15. What are you most passionate about?
Do I get to choose more than one? I love ghosts and all things Korean, but right now I’m feeling pretty passionate about service dogs. I’m in awe of sniffing dogs like the Belgian Malinois that parachute out of planes to hunt for bombs, and the allergen canines like the Portuguese Water dog who alert their owners to deadly substances. The novel I’m working on features one of the latter that has been trained to detect peanuts. I’m also a sucker for service dog stories, especially those about formerly homeless dogs. Operation Freedom Paws is a wonderful organization in Gilroy, CA that rescues dogs from shelters and places them with veterans suffering from PTSD. Something simple like standing behind a veteran in line at the grocery store to prevent him/her from being bumped and scared by another shopper can make the difference in that vet’s quality of life. I marvel that an animal can sense just what its owner needs and move into position to provide care and protection.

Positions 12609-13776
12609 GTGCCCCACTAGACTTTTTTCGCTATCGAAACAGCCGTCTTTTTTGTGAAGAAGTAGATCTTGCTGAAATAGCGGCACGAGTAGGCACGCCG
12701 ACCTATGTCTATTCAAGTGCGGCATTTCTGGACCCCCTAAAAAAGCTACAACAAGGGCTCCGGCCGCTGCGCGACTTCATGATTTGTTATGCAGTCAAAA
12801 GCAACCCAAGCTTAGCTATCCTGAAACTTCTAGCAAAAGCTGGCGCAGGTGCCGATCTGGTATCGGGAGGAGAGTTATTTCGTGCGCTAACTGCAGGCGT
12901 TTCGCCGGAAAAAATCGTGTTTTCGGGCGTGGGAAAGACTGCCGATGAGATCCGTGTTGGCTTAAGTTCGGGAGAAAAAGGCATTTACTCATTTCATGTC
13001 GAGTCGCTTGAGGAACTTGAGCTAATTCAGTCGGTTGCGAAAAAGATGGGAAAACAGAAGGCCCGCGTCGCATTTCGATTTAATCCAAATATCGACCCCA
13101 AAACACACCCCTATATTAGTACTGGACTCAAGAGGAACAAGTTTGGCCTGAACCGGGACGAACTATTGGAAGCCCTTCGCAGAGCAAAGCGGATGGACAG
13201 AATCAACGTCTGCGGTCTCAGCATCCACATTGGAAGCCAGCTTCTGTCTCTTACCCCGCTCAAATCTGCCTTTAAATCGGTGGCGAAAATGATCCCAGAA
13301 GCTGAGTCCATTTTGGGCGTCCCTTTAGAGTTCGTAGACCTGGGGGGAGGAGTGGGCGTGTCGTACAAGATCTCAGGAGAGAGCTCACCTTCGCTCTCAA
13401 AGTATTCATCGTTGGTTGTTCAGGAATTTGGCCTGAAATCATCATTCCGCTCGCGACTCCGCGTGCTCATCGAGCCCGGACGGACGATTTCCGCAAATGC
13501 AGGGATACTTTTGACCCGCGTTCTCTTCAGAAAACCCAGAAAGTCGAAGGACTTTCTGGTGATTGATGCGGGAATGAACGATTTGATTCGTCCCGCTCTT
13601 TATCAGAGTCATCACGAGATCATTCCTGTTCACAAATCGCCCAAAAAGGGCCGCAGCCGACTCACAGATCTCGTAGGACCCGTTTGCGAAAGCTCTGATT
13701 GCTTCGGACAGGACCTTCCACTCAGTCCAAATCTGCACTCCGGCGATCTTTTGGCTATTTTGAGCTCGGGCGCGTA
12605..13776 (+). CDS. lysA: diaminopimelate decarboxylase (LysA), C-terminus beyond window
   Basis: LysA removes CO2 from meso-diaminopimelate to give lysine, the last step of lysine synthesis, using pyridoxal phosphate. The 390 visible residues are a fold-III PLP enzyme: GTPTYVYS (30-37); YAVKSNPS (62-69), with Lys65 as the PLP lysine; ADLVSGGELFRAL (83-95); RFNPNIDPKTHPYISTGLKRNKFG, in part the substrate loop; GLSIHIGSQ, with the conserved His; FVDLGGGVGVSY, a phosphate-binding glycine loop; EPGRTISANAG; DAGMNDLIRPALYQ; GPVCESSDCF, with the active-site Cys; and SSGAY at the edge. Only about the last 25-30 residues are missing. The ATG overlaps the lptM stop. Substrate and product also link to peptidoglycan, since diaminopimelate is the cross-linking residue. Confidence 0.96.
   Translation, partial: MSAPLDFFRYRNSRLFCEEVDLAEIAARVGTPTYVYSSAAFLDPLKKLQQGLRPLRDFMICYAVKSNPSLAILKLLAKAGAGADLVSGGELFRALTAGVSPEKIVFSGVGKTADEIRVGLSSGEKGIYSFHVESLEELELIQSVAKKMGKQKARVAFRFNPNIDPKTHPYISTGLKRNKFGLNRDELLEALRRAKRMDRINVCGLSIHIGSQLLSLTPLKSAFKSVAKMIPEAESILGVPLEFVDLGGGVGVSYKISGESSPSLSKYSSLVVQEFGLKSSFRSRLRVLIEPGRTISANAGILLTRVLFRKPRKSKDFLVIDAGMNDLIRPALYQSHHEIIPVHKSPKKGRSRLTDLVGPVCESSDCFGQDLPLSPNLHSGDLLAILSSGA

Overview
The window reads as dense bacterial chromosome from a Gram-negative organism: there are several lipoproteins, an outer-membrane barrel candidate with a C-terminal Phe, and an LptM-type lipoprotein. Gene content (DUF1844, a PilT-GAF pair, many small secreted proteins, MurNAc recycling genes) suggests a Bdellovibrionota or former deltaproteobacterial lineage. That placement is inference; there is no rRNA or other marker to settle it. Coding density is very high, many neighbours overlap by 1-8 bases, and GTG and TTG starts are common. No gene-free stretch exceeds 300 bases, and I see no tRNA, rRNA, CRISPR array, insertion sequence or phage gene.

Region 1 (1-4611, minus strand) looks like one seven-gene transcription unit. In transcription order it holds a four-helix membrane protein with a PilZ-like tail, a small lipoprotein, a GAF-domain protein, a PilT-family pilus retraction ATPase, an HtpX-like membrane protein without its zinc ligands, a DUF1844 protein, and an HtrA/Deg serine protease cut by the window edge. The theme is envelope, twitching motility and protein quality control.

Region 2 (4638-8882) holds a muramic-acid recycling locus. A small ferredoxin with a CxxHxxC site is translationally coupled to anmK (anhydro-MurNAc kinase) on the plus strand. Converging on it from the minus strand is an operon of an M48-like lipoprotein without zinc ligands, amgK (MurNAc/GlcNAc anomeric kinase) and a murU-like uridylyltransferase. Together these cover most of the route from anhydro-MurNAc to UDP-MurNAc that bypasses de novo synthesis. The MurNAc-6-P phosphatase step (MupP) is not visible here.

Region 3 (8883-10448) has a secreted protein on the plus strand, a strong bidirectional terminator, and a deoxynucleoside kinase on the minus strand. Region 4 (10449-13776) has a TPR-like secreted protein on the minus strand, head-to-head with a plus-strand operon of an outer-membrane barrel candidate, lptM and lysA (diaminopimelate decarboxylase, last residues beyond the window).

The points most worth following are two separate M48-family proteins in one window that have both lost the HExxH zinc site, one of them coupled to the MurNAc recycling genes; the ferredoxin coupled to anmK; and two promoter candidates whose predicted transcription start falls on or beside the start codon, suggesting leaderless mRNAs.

Ask me a question.
Goody! I’m interested to know how you came by your unique name. Delia, a diminutive of Cordelia, appears to be Welsh, meaning sea jewel. How lovely! There’s also a Greek shepherdess by that name. Do you identify with Lear’s daughter or with the shepherdess from Delos or…?
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Thank you, Delia, for the opportunity to introduce myself to your readers! It’s been fun talking about a subject near and dear to my heart—me. I have enjoyed reading your posts and will continue to be an avid follower. Cheers!